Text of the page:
October 7, 2015

The Bookworm: The Evil Moon

The Evil Moon, by R.L. Stine. 151 pages. Pocket Books. August 1995.

Bryan wants the Cataluna more than he’s ever wanted anything. The sleek white car is all he can think about. And he’ll do whatever it takes to get it. (back cover)

Let’s get straight to the point. This first book in The Cataluna Chronicles mini-series, The Evil Moon, is the worst Fear Street book I have read.

The Evil Moon is the beginning of a story about the Cataluna, a strange white sports car. The story is told by its first victim, who, believe it or not, first encountered the car in the late-seventeenth century.

Yeah. See what I mean?

The book follows two, braided storylines. The first, set in 1698 in a place called the West Hampshire Colony, is centered on a girl named Catherine Hatchett, who is suspected of causing the colony’s recent streak of bad fortune. Catherine, who was “born under a bad moon” and has a distinctive, crescent moon-shaped birthmark on her right temple, is expelled from the colony and her parents reveal that she is not their child, that they found her on their doorstep. Catherine eventually learns the identity of her real mother and that she is a shape shifter. She escapes the wrath of the colony after killing its leader and his oldest son. The leader’s younger son, William, vows, “I shall never rest until I kill you. Catherine. Cat of the Moon. Cataluna (p. 151)!”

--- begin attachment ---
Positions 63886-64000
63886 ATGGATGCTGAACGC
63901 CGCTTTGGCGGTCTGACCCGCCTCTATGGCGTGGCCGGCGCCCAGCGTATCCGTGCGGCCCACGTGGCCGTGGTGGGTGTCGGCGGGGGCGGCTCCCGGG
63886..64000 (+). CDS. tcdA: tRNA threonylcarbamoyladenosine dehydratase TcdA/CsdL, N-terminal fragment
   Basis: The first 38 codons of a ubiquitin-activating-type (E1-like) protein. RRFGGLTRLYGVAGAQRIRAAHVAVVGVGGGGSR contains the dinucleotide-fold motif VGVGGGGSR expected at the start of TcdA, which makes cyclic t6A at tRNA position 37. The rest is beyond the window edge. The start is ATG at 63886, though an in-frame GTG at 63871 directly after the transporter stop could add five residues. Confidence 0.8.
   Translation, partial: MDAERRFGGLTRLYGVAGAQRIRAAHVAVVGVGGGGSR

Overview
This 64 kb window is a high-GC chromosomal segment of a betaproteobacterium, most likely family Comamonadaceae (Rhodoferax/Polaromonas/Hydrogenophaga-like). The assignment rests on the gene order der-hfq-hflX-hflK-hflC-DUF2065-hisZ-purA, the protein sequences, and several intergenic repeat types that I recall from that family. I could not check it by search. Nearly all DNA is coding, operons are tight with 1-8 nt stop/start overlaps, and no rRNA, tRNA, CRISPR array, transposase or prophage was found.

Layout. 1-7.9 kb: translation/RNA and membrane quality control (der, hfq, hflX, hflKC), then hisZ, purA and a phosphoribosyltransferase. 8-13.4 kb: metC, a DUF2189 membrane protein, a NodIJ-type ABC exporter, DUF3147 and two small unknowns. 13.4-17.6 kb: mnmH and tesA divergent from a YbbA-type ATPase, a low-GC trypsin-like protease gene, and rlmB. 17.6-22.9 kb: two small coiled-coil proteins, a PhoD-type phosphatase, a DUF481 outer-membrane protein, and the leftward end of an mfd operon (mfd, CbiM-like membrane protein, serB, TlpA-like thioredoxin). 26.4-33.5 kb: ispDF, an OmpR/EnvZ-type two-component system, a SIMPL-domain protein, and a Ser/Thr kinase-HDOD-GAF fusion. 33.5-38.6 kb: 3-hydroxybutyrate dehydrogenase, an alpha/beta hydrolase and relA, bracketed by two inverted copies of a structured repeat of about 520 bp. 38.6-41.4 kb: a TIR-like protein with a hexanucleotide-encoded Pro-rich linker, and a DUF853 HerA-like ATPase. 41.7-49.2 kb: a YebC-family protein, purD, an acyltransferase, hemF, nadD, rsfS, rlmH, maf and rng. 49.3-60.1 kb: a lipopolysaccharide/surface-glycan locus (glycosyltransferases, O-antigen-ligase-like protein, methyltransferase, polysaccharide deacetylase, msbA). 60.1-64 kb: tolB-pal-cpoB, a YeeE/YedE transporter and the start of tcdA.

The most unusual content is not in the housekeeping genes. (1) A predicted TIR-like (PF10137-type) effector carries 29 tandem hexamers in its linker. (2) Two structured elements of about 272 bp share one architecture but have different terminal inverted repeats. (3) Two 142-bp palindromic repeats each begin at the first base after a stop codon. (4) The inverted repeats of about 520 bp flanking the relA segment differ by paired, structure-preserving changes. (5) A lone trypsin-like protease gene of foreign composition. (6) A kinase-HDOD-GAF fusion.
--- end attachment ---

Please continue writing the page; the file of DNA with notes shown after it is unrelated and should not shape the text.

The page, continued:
The other storyline is set in Shadyside in 1995, where Bryan Folger becomes obsessed with a white sports car, a Cataluna, for sale at a local car dealership. He has to make the Cataluna his. To fund a down payment, Bryan begins stealing money and his life spirals down the drain. The Cataluna, literally, drives him to death.

By the way, it is revealed in the prologue that the Cataluna is possessed, à la Stephen King’s Christine. The car also features a distinctive crescent moon on its right front fender.

Hmm… I have no clue how the hell the seventeenth century and twentieth century storylines will come together in the next two books, but they better.

“Worst” is not the best word to describe The Evil Moon. “Dumbest” may be better. It is just so…dumb. I can’t get over it. However, I will say that The Evil Moon is gorier than many other Fear Street books. Though dumb, its paranormal elements are a welcome, imaginative departure from the tamer, mundane mysteries that were common in the series’ earlier books.

The coolest things about The Evil Moon is an ad in the back for the Fear Street 1996 calendar. Included with the calendar was a special bonus poster, “A map of Shadyside showing where all the horrors of Fear Street happened. Take a terrifying tour of the spots where your favorite characters lived — and died.” What a gem! From left to right, the map is oriented southwest to northeast, which places Fear Street on the southwest side of Shadyside. I always imagine it on the west side, but one book placed it on the east side. Hmm…